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Documentation / sound / alsa / soc / clocking.txt




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Based on kernel version 3.13. Page generated on 2014-01-20 22:04 EST.

1	Audio Clocking
2	==============
3	
4	This text describes the audio clocking terms in ASoC and digital audio in
5	general. Note: Audio clocking can be complex!
6	
7	
8	Master Clock
9	------------
10	
11	Every audio subsystem is driven by a master clock (sometimes referred to as MCLK
12	or SYSCLK). This audio master clock can be derived from a number of sources
13	(e.g. crystal, PLL, CPU clock) and is responsible for producing the correct
14	audio playback and capture sample rates.
15	
16	Some master clocks (e.g. PLLs and CPU based clocks) are configurable in that
17	their speed can be altered by software (depending on the system use and to save
18	power). Other master clocks are fixed at a set frequency (i.e. crystals).
19	
20	
21	DAI Clocks
22	----------
23	The Digital Audio Interface is usually driven by a Bit Clock (often referred to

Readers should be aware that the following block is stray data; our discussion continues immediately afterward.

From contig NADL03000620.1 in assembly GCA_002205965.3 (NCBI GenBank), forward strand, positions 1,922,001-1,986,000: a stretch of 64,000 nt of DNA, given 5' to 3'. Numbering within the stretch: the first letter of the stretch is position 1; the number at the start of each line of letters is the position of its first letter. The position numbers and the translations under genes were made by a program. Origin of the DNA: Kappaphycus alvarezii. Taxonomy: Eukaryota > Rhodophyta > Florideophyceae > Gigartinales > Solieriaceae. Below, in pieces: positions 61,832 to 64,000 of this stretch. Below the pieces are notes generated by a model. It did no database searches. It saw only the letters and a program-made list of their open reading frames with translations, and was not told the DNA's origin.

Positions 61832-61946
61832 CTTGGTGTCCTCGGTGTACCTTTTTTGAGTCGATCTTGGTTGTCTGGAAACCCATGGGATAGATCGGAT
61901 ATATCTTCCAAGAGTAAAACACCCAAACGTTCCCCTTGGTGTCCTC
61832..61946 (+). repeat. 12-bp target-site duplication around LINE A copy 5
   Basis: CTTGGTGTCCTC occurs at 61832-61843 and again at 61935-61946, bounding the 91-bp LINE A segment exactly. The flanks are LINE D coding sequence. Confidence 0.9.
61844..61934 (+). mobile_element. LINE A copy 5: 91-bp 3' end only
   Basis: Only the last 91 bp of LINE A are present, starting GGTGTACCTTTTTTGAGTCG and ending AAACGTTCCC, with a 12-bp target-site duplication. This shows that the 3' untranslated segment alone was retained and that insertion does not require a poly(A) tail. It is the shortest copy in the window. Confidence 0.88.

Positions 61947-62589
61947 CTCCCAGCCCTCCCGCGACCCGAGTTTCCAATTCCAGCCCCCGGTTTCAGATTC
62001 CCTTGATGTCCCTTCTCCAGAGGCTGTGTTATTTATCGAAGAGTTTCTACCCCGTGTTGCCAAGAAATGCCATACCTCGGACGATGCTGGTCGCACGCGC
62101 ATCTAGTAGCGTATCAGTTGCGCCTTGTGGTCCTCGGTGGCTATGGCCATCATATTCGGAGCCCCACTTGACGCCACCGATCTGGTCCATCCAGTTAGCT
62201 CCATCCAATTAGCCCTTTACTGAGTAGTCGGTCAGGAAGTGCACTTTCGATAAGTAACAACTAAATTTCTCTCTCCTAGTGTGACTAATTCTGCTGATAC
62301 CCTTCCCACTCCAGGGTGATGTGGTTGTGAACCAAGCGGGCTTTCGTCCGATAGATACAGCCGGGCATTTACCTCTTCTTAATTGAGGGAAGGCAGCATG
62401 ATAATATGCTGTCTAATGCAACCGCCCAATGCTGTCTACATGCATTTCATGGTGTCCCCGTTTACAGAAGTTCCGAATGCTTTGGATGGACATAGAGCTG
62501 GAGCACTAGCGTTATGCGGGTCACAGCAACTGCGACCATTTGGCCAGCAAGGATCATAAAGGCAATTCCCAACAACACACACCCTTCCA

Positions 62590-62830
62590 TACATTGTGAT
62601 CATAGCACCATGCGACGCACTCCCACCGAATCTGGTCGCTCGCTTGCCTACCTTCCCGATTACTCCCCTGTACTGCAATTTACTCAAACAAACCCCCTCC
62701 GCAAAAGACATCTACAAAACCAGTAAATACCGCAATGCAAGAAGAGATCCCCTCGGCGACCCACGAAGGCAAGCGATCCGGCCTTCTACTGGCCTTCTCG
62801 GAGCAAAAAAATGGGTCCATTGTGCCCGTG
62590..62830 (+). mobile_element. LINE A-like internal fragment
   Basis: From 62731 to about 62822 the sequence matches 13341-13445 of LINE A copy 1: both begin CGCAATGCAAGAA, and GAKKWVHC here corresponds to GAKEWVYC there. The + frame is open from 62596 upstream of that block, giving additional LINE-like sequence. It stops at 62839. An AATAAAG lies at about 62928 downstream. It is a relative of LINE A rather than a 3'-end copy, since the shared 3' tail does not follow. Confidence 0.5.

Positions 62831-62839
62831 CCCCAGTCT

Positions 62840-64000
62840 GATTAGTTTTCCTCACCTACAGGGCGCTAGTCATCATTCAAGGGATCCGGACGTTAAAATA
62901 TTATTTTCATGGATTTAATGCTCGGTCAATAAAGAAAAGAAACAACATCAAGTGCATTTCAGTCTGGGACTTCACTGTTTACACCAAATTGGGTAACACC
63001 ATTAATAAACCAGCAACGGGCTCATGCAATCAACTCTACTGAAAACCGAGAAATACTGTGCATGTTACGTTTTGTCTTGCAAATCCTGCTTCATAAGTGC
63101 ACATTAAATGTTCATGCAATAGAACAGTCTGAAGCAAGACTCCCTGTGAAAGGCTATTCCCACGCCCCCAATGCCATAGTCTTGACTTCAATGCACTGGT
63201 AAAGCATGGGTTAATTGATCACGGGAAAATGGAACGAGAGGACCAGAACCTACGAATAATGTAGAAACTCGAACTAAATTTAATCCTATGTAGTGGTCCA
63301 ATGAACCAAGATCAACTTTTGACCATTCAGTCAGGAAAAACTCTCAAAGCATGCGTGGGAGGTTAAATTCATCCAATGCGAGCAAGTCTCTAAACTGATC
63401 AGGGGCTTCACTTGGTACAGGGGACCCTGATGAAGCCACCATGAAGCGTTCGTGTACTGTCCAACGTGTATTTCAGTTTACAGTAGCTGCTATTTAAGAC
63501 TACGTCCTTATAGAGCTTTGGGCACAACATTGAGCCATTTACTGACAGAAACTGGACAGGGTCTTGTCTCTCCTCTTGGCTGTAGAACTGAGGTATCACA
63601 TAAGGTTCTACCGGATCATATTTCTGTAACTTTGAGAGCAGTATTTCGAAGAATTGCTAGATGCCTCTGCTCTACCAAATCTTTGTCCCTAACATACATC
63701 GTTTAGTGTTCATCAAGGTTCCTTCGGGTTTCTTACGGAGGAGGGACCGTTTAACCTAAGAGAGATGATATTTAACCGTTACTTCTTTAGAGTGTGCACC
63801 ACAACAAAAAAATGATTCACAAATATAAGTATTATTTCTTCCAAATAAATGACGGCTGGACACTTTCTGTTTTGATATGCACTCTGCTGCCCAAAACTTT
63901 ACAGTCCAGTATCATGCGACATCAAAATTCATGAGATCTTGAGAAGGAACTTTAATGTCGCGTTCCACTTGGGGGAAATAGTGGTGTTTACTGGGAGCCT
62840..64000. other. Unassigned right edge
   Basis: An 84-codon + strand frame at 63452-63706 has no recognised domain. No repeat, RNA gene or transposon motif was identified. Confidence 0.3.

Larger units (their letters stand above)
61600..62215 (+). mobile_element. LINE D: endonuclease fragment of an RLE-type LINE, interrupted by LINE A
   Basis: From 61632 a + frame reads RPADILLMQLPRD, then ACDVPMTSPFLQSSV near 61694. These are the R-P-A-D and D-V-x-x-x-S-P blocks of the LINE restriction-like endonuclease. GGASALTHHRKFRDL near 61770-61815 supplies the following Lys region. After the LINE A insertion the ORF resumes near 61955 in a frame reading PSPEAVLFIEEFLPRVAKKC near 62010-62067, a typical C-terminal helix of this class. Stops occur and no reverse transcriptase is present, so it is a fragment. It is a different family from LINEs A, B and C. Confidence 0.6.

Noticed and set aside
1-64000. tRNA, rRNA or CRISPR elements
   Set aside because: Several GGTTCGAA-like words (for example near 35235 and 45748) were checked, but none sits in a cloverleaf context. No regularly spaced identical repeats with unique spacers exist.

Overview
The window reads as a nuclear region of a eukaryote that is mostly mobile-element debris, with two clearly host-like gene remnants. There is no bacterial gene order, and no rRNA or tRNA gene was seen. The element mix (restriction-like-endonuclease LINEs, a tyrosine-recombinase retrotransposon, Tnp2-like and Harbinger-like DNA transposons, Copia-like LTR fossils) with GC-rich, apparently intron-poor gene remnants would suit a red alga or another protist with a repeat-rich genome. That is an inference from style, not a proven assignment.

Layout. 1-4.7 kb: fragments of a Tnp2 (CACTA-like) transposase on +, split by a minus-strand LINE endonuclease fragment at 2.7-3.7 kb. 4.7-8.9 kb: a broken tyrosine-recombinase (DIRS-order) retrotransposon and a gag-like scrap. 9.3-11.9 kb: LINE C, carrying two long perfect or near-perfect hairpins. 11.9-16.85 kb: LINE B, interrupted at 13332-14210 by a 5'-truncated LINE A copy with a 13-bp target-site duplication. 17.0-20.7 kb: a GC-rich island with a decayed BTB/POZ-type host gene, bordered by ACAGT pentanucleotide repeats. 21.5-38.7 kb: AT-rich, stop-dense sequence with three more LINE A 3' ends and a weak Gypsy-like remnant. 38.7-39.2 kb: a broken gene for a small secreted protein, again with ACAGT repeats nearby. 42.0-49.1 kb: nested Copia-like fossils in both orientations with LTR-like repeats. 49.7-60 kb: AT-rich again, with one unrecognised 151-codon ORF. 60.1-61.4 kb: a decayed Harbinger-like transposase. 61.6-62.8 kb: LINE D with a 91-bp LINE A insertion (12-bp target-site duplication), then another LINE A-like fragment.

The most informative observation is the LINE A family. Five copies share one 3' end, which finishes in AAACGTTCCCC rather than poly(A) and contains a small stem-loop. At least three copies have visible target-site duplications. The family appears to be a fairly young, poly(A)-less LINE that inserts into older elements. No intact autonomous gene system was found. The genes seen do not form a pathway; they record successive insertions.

24	as BCLK). This clock is used to drive the digital audio data across the link
25	between the codec and CPU.
26	
27	The DAI also has a frame clock to signal the start of each audio frame. This
28	clock is sometimes referred to as LRC (left right clock) or FRAME. This clock
29	runs at exactly the sample rate (LRC = Rate).
30	
31	Bit Clock can be generated as follows:-
32	
33	BCLK = MCLK / x
34	
35	 or
36	
37	BCLK = LRC * x
38	
39	 or
40	
41	BCLK = LRC * Channels * Word Size
42	
43	This relationship depends on the codec or SoC CPU in particular. In general
44	it is best to configure BCLK to the lowest possible speed (depending on your
45	rate, number of channels and word size) to save on power.
46	
47	It is also desirable to use the codec (if possible) to drive (or master) the
48	audio clocks as it usually gives more accurate sample rates than the CPU.
49	
50	
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